Gallup: 46 Percent Say U.S. Government 'Poses Immediate Threat to the Rights and Freedoms' of U.S. Citizens

October 13, 2010 - 12:39 PM

President Barack Obama, George Washington University

President Barack Obama speaks at George Washington University in Washington, Tuesday, Oct. 12, 2010. (AP Photo/Susan Walsh)

(CNSNews.com) - The percentage of Americans who think the federal government poses “an immediate threat” to the rights and freedoms of ordinary citizens has increased significantly over the last seven years, rising from 30 percent to 46 percent, according to a Gallup poll conducted Sept. 13-16 and released today.

Only 51 percent of Americans now say they do not think the federal government poses “an immediate threat” to the rights and freedoms of ordinary citizens.

Similarly, the percentage of Americans who think the federal government has too much power has also significantly increased, from 39 percent in 2002 to 59 percent today.

In its Sept. 13-16 polling, Gallup asked the 46 percent of respondents who said that they think the federal government poses an immediate threat to the rights and freedoms of Americans in “what ways” they think the government is posing this threat. The top four answers were that the government has too many laws and is too big in general, that it is too involved in people’s private lives, that it is threatening freedom of speech, and that the health-care law signed by President Barack Obama is a threat.

Since 2003, Gallup has periodically asked adult Americans this question: “Do you think the federal government poses an immediate threat to the rights and freedoms of ordinary citizens, or not?”

When Gallup first asked the question in September 2003, 30 percent said, yes, they did think the federal government posed an immediate threat to the rights and freedoms of ordinary citizens and 68 percent said, no, it did not. In September 2004, 35 percent said, yes, and 63 percent said, no. In September 2005, 37 percent said, yes, and 62 percent said, no. And in September 2006, 44 percent said, yes, and 54 percent said, no.

This September, 46 percent said, yes, they think the federal government poses an immediate threat to the rights and freedoms of ordinary citizens. Only 51 percent said, no.

Gallup asked the 46 percent who said yes, this follow-up question: “In what ways do you see the government posing an immediate threat to the rights and freedoms of its citizens?” The answers broke down as follows:

Answer                                                                               Percentage

Too many laws/Gov’t too big in general                                    18

Too much involvement in people's private lives                         17

Taking away freedom of speech/violating First Amendment      15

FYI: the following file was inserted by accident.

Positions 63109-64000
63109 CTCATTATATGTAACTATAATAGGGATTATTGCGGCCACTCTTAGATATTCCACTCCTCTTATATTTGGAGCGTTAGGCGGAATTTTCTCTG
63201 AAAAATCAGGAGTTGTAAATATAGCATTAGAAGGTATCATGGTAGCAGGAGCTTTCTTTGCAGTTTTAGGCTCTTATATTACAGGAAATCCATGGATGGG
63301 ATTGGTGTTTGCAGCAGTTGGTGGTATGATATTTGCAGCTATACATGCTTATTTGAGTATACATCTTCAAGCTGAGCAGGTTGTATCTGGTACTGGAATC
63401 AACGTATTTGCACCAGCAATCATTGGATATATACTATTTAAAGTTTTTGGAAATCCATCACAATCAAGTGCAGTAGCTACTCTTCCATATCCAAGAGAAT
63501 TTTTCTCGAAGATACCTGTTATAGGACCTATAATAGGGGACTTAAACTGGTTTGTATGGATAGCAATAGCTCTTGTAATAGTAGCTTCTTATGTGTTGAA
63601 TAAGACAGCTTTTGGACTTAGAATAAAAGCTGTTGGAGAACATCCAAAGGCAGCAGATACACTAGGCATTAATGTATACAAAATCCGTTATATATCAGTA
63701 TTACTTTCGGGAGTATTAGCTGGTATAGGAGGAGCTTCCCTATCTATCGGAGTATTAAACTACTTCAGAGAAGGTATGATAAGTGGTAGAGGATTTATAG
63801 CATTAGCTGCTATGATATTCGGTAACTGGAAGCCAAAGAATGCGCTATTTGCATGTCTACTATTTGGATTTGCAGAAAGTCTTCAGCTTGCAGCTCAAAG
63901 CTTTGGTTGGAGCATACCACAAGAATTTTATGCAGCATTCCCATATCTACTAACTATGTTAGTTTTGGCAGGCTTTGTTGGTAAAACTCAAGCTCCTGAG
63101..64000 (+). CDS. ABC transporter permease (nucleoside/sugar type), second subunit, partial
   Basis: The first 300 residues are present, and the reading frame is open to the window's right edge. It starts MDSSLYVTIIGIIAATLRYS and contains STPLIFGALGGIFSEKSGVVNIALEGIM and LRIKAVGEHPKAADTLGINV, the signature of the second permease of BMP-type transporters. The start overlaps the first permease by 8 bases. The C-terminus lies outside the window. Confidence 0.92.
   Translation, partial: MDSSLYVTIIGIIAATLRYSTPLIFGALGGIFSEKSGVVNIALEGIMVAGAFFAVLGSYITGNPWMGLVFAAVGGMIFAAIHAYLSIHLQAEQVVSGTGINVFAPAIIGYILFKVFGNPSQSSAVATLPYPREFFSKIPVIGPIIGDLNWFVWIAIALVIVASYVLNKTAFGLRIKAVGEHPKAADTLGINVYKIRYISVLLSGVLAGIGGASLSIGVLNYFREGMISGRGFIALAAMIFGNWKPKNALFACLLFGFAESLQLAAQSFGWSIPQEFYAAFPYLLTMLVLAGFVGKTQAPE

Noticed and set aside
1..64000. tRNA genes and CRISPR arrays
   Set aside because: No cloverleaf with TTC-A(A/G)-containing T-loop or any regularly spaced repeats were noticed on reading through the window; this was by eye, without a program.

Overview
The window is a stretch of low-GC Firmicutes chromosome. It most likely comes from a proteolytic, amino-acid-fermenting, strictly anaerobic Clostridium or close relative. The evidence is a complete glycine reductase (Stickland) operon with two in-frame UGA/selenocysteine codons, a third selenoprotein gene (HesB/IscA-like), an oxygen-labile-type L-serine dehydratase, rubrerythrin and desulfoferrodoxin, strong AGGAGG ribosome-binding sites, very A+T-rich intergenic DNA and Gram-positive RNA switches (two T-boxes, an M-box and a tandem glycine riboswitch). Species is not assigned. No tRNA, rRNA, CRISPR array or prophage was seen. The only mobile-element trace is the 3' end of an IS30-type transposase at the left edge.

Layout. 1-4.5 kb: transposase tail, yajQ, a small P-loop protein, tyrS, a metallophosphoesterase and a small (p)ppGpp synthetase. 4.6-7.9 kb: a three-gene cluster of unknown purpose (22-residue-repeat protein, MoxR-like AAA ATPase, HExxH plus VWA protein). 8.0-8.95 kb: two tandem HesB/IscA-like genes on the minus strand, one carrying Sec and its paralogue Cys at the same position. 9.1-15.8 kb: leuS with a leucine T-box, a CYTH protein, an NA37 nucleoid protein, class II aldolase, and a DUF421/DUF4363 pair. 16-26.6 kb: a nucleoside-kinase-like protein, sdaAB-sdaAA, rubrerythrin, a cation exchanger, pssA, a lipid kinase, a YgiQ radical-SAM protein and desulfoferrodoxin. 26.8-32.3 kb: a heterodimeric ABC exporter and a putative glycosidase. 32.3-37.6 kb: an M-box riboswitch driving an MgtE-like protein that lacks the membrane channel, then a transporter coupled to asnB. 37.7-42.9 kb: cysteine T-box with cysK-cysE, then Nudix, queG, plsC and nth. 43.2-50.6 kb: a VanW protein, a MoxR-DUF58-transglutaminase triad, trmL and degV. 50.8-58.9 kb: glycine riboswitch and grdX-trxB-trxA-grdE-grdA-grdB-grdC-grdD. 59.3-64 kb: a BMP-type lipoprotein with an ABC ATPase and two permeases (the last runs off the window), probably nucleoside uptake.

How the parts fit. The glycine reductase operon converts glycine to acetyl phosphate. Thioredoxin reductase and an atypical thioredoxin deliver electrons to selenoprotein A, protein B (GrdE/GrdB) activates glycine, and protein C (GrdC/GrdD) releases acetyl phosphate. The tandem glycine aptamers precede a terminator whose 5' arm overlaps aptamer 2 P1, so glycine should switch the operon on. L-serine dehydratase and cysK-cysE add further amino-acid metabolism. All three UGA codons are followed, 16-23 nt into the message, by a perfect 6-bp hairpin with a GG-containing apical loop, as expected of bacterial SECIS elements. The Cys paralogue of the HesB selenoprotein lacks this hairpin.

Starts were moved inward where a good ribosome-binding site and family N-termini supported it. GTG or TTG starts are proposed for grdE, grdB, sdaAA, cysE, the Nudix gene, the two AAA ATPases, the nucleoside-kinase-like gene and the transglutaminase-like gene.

Healthcare law                                                                           11

Socialist government                                                                  8

Overtaxing/Taxes too high                                                         7

Taking away freedom of religion                                                 6

Gun control/violating Second Amendment                                  6

Failing to secure borders/Illegal immigration                              3

Over-regulation/Too much involvement in business                   3

Too much spending                                                                    2

Marriage issue                                                                            2

Other                                                                                          3

None/Nothing                                                                             2

No opinion                                                                                  9

Republicans and Independents were more likely than Democrats to say they think the federal government poses an immediate threat to the rights and freedoms of ordinary citizens. Sixty-six percent of Republicans said this was the case, 49 percent of Independents, and 21 percent of Democrats.

Since 2002, Gallup has also periodically asked this question: “Do you think the federal government today has too much power, has about the right amount of power, or has too little power?” When Gallup most recently asked this question in its poll conducted Sept. 13-16, 59 percent said the federal government has too much power, 33 percent said it has the right amount of power, and 8 percent said it has too little power.

In a poll conducted, Sept. 5-8, 2002, only 39 percent said they thought the federal government had too much power, while 52 percent said it had the right amount of power, and 7percent said it had too little power.

Gallup has asked this question about the federal government's power ten times over the last eight years. The last time fewer than 50 percent of Americans said they thought the federal government had too much power was in a poll conducted Sept. 13-15, 2004. At that time 42 percent said the federal government had too much power, 49 percent said it had the right amount of power, and 7 percent said it had too little power.